On Day Two we Keep it Local, Touring the Baixa- Chiado Neighborhoods of Lisbon. Treasures Abound!

Garin planned this day out as impeccably as he did our first day. There were a lot of moving parts and he didn't miss a beat, other than waking up and realizing that he left his much-needed copy of the Portugal guidebook behind on the plane. Luckily there was another copy of the same book in our Airbnb (although a much older version that he insisted was outdated). After a few tense moments, we got out the door and recovered from that snafu. It's traveling after all, which means it's all but guaranteed that something is going go wrong. As I told Garin as he grew frustrated about the leaving the book behind on the plane, "It could be worse, my wallet or our passports could have been stolen, or we could have been hit by a crazy Portuguese driver speeding around a tight corner of the many narrow road we have encountered" There's nothing like a reality check to put thing in perspective.


With one less day in Lisbon than we had originally planned for, Garin had a long day planned for us, but at least we stayed fairly close to home, which was nice. We explored the Baixa-Chiado neighborhoods (https://www.travel-in-portugal.com/lisbon/baixa-chiado ). Still contending with jet lag and spending many hours sightseeing on foot, I was really proud of the kids for being such troopers.


Garin chose great activities and we really enjoyed exploring this historic heart and commercial center of Lisbon. There were wonderful monuments, town squares, quaint shops, gorgeous churches, enticing cafes, and so much more to experience.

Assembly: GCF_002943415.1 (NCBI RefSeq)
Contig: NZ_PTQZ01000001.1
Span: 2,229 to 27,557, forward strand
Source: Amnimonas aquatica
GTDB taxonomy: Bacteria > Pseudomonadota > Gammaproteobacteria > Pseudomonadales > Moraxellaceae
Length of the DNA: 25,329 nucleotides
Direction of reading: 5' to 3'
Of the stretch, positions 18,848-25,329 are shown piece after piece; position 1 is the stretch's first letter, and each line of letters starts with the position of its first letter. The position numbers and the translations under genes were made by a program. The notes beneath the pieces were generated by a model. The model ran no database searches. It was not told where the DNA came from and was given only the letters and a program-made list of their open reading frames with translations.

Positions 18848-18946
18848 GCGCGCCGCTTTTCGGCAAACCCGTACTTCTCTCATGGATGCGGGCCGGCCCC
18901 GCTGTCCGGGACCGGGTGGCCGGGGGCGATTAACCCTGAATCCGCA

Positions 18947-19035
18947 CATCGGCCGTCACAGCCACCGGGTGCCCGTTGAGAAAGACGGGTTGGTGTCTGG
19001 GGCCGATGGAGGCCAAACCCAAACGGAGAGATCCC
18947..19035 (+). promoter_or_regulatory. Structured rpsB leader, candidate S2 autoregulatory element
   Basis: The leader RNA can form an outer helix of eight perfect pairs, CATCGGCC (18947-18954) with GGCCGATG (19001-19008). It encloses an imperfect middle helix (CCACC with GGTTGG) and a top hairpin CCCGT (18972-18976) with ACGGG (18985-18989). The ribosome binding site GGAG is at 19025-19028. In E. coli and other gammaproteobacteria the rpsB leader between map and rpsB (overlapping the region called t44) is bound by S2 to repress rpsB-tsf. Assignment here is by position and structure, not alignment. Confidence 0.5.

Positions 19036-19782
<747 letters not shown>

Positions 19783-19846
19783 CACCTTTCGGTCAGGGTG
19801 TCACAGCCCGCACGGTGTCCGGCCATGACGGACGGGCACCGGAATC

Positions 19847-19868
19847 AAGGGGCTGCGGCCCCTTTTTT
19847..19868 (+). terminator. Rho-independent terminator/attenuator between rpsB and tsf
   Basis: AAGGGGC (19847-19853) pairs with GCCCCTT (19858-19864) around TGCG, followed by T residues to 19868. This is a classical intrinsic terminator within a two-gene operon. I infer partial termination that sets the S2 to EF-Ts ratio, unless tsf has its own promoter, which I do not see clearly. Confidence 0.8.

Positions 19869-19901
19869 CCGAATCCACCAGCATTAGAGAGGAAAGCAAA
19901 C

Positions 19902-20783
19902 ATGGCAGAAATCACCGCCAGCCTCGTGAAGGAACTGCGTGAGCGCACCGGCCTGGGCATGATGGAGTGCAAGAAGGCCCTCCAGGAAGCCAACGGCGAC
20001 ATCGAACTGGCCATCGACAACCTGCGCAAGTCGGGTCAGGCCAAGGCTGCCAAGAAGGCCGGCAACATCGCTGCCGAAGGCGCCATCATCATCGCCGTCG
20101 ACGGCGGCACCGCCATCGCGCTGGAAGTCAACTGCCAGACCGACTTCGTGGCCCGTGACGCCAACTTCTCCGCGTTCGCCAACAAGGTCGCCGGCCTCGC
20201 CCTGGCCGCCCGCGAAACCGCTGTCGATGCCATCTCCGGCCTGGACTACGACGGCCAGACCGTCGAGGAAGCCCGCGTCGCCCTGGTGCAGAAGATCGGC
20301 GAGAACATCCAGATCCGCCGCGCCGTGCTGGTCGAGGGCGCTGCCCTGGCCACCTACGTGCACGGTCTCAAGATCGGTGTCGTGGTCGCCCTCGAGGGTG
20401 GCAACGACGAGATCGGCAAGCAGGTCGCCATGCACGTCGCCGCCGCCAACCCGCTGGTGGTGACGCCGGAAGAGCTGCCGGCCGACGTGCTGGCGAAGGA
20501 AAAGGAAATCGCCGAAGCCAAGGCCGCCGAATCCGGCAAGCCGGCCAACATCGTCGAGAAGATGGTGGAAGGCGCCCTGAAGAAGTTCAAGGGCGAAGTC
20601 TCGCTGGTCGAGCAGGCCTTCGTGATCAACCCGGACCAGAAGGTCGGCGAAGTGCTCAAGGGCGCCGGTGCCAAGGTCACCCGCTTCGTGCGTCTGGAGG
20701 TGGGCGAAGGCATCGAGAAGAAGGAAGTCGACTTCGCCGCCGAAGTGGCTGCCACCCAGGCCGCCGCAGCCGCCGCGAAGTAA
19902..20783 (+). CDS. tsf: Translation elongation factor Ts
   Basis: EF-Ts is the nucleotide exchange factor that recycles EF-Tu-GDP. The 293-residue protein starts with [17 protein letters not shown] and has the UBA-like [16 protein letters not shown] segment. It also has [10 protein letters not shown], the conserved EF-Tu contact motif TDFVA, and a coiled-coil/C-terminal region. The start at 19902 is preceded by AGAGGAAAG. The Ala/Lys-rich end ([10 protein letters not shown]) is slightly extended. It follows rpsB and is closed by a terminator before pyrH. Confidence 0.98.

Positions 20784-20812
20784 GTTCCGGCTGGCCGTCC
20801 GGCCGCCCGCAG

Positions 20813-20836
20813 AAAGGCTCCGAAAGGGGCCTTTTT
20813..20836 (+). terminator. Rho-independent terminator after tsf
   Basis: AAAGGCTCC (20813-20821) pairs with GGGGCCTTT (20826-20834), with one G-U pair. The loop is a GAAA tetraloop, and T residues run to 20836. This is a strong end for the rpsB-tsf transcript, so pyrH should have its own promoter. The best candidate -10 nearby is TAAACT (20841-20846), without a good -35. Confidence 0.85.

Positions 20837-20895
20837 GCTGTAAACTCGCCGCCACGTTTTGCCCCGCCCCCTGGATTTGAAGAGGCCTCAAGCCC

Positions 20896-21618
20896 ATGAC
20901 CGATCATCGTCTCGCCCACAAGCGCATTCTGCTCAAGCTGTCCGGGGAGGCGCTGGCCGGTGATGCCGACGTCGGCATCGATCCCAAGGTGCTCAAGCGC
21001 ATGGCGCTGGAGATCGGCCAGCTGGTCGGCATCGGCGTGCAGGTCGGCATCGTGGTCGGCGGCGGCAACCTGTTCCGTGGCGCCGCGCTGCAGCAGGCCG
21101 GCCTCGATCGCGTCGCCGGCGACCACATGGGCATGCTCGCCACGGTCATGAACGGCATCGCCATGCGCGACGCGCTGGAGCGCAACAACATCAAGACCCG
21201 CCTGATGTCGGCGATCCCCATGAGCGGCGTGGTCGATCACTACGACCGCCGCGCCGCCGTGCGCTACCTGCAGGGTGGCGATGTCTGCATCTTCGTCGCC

The weather was picture-perfect, which made the day all that much better. With the weather in the low-to-mid-70s, with a constant ocean breeze, you couldn't ask for anything better.


Praca do Comercio, the heart of the city overlooking the Rio Tejo (Tagus River).


We stopped for a mid-morning snack of these special Portuguese cod cakes, called pastel de bacalhau. They really hit the spot!


We visited the Church of St. Dominic and took at break at this beautiful fountain at Rossio Square.


Lunch was scrumptious with many traditional Portuguese dishes. Miles, on the other hand, went for the predictable burger and fries.


We took the funicular up a very steep hill to the Barrio Alto neighborhood, with the most resplendent views of the city. And yes, those are bras, decoratively hanging over the street. You'd never see that in the United States. I love Europe!


Everyone took another little break and sat by the fountain to enjoy some time off our feet.


For dinner we decided to go light and eat at home. We made various stops along the way to pick up provisions. We stopped at a famous Pasteis de Nata store a few blocks from our apartment. While out shopping, we came upon this lady with her dolled up cat. The feline appeared to have a large collection of hats which she compliantly wore while she napped on the window sill.


For dinner we had two kinds of fresh baked bread from the bakery around the corner, European butter, two delicious local cheeses, grapes, cherries, and the Pasteis de Nata for dessert. It was a perfect light meal after a long day out.

55 views0 comments